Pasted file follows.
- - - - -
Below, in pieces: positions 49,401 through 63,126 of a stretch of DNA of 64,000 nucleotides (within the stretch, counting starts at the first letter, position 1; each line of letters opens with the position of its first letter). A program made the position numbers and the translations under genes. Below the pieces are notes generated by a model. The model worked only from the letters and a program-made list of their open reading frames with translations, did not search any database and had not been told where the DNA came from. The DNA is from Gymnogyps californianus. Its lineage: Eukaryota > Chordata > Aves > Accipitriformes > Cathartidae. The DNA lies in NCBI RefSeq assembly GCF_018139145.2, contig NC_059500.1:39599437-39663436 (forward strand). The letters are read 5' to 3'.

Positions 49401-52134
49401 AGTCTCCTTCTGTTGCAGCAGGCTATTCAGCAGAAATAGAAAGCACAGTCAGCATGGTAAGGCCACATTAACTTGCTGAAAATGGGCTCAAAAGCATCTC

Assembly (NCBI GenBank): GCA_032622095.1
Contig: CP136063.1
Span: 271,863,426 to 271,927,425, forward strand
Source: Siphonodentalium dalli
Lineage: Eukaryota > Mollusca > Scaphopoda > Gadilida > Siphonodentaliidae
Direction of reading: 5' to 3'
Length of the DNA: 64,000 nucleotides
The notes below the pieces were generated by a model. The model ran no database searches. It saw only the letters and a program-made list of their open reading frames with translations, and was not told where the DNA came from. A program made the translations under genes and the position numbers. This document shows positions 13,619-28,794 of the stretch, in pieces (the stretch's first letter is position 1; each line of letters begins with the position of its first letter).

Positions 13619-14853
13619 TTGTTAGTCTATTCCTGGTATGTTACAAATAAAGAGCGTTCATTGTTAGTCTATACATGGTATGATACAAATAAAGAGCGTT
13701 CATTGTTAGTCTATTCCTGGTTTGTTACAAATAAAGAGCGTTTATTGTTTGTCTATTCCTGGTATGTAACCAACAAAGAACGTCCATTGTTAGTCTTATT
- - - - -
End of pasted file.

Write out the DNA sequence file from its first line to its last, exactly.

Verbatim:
Below, in pieces: positions 49,401 through 63,126 of a stretch of DNA of 64,000 nucleotides (within the stretch, counting starts at the first letter, position 1; each line of letters opens with the position of its first letter). A program made the position numbers and the translations under genes. Below the pieces are notes generated by a model. The model worked only from the letters and a program-made list of their open reading frames with translations, did not search any database and had not been told where the DNA came from. The DNA is from Gymnogyps californianus. Its lineage: Eukaryota > Chordata > Aves > Accipitriformes > Cathartidae. The DNA lies in NCBI RefSeq assembly GCF_018139145.2, contig NC_059500.1:39599437-39663436 (forward strand). The letters are read 5' to 3'.

Positions 49401-52134
49401 AGTCTCCTTCTGTTGCAGCAGGCTATTCAGCAGAAATAGAAAGCACAGTCAGCATGGTAAGGCCACATTAACTTGCTGAAAATGGGCTCAAAAGCATCTC

Assembly (NCBI GenBank): GCA_032622095.1
Contig: CP136063.1
Span: 271,863,426 to 271,927,425, forward strand
Source: Siphonodentalium dalli
Lineage: Eukaryota > Mollusca > Scaphopoda > Gadilida > Siphonodentaliidae
Direction of reading: 5' to 3'
Length of the DNA: 64,000 nucleotides
The notes below the pieces were generated by a model. The model ran no database searches. It saw only the letters and a program-made list of their open reading frames with translations, and was not told where the DNA came from. A program made the translations under genes and the position numbers. This document shows positions 13,619-28,794 of the stretch, in pieces (the stretch's first letter is position 1; each line of letters begins with the position of its first letter).

Positions 13619-14853
13619 TTGTTAGTCTATTCCTGGTATGTTACAAATAAAGAGCGTTCATTGTTAGTCTATACATGGTATGATACAAATAAAGAGCGTT
13701 CATTGTTAGTCTATTCCTGGTTTGTTACAAATAAAGAGCGTTTATTGTTTGTCTATTCCTGGTATGTAACCAACAAAGAACGTCCATTGTTAGTCTTATT